All Aboard Harvest | Emma: Nearing the End
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Emma: Nearing the End

Soybean harvest went well, and the fire was our only difficulty. The 2011 corn harvest was no unlike soybeans and had its own difficulties.

In August a few storms went through with very high winds and heavy rain. This type of weather flattens smaller fall crops that are in their growing stages, and unfortunately once flat always flat. Corn cannot just spring back up. We spent our corn harvest picking up corn that was on the ground. In my opinion, weather wasn’t the only factor – and the variety may have played a roll. I say this after seeing a field where two varieties were planted in one field flopping from one pass to the next. One variety was completely flat, the other was not. I suppose the one variety was not able to withstand the fierce weather conditions.

The free-standing corn was not a problem to pickup. We could drive almost seven miles per hour harvesting around 200 bushel per acre corn. The only problem we really had was getting the bushels away. With the flat corn we were only able to drive around three miles per hour and averaging 180 bushels per acre. That is quite a difference. The moisture surprisingly did not vary much at all.

Even with difficulties that Joel had with picking up corn and climbing in and out of the cab, he never lost his sense of humor. Even when the rest of use were at our wits end. I guess we can be thankful this is a fantastic fall – like we had last year in this area. The temperatures are still in the 50’s and even though it has gotten chilly at night, we’re willing to deal if it means no snow.

Erv came back for another visit! He put his truck driving skills to work. We were so happy to have Erv, but since corn harvest has past he has returned home. Aunt Sonja and my cousin Lee have also returned home, just last week. That time is coming for all of us as we are winding down for the year and tying up loose ends here and there. We’ll soon start the long haul home, but for now we’re helping out our farmer Dave with his loose ends.

Here’s a few photos of corn harvest.
This corn is a little tangled, but by far not the worst we saw.

Sometimes it was really hard to see where you needed to go. Who knew that driving down corn rows could be so hard?! With the tangled corn, I quickly learned how to drive an even straighter path, and half-way guess where I needed to be. Not exactly what I was hoping to experience this year.

When the corn was standing tall, and we were getting the bushels out, it was rather fun! It’s amazing how many acres and bushels you can get out in a day with two combines, two carts, numerous gravity wagons and seven trucks. Time really does fly when you’re having fun!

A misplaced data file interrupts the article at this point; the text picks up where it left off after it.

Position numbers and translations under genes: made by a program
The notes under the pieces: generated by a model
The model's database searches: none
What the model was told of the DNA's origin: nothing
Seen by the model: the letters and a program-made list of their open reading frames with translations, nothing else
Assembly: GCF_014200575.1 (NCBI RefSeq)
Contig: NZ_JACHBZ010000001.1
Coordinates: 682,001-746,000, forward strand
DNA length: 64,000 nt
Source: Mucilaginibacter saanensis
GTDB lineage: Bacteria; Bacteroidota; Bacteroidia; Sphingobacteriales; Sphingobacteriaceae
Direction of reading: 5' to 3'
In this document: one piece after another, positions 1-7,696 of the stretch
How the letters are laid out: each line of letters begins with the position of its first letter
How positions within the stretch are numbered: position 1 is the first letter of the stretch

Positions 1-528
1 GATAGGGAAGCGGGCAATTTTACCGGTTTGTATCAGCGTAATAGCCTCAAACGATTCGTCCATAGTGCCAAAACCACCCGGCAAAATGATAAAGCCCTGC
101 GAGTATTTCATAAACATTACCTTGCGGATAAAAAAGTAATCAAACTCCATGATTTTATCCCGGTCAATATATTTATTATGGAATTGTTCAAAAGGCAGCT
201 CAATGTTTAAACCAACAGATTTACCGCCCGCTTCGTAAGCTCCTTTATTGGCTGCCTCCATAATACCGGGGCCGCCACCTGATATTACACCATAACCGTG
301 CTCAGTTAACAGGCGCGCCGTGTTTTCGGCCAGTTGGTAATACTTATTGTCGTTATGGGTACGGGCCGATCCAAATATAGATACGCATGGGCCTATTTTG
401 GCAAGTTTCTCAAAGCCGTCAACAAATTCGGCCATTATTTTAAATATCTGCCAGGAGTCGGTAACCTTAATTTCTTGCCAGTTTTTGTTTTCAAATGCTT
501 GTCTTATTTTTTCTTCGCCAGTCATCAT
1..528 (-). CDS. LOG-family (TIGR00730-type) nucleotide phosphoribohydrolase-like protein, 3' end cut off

Corn harvest this year did come with a shower or two here and there, but even if we did have moisture, we were back at it the next day just like that!

Mositure came, but didn’t stop us.

A few low clouds.

Very pretty. I think anyway.

Harvesting into the sunset.


After seven months out on the road I’m ready to be home again. There is just something about waking up in the same town night after night, not to mention the comforts of home. Another week or so and I’ll be checking in from Elk City, Okla., and let me tell you that I can’t wait!

Until then, Be safe and God bless!

  • jeff kelley
    Posted at 18:12h, 13 November

    I notice you said one of the combines burnt up. Do you people buy,lease or rent the combines? Just curious!

  • Wangombe peter
    Posted at 12:16h, 14 November

    U r an amazing lady,how u operate sounds like ur well organised….i wish u the best n keep it up. I also own 2 Jd combines n do custom jobs in Kenya thou operation r different,God bless u bless bye

  • Charles M. Gore
    Posted at 10:27h, 17 November

    Did you junk the burned combine in Iowa or take it back to OK for parts? Glad that no one was hurt in the fire. I see you plan one more post. Harvest this year went well considering how wet and late some crops were planted this spring. Of the 18 Sates that USDA reports harvest on Nov. 12th Corn was 92% harvested (5year av 82%) Soybeans was 96% harvested (5 year av 94%). Clean up here in Southern IL is going fast this week. Winter Wheat planting for the 2012 crop was offically over last week, but some is being planted this week. Lawn mowing season is over. We are having Thanksgiving with our son and daugther-in-law. The University of MO is having the annual Watermelon growers meeting on Nov. 30th and I hope I can get down to our Arkansas house for a couple of weeks to make that meeting. I may may plant a few acres of Watermelons in 2012 instead of working part time for the USDA in our ST. Louis Office.
    God bless and have a good winter.

  • Emma Misener
    Posted at 11:16h, 03 December

    I think there was a bit of a misunderstanding! 🙂
    When we had our fire during soybean harvest, it didn’t actually burn the combine up. Chaff around a hot hydrolic line was burning, although didn’t actually catch the ‘combine’ on fire. The combine now, is parked for the winter, and we are intending to use it next summer. Thankfully, it didn’t burn it up, and everyone was safe!

    To answer you question Jeff, we own all of our combines.
    And Peter, thank you so much for your kind words. It must be a little different harvesting where you are. It would be interesting to know the differences 🙂
    Charles, it sounds like you’re a very busy man! Haha!

    God bless, and have a blessed Christmas -Emma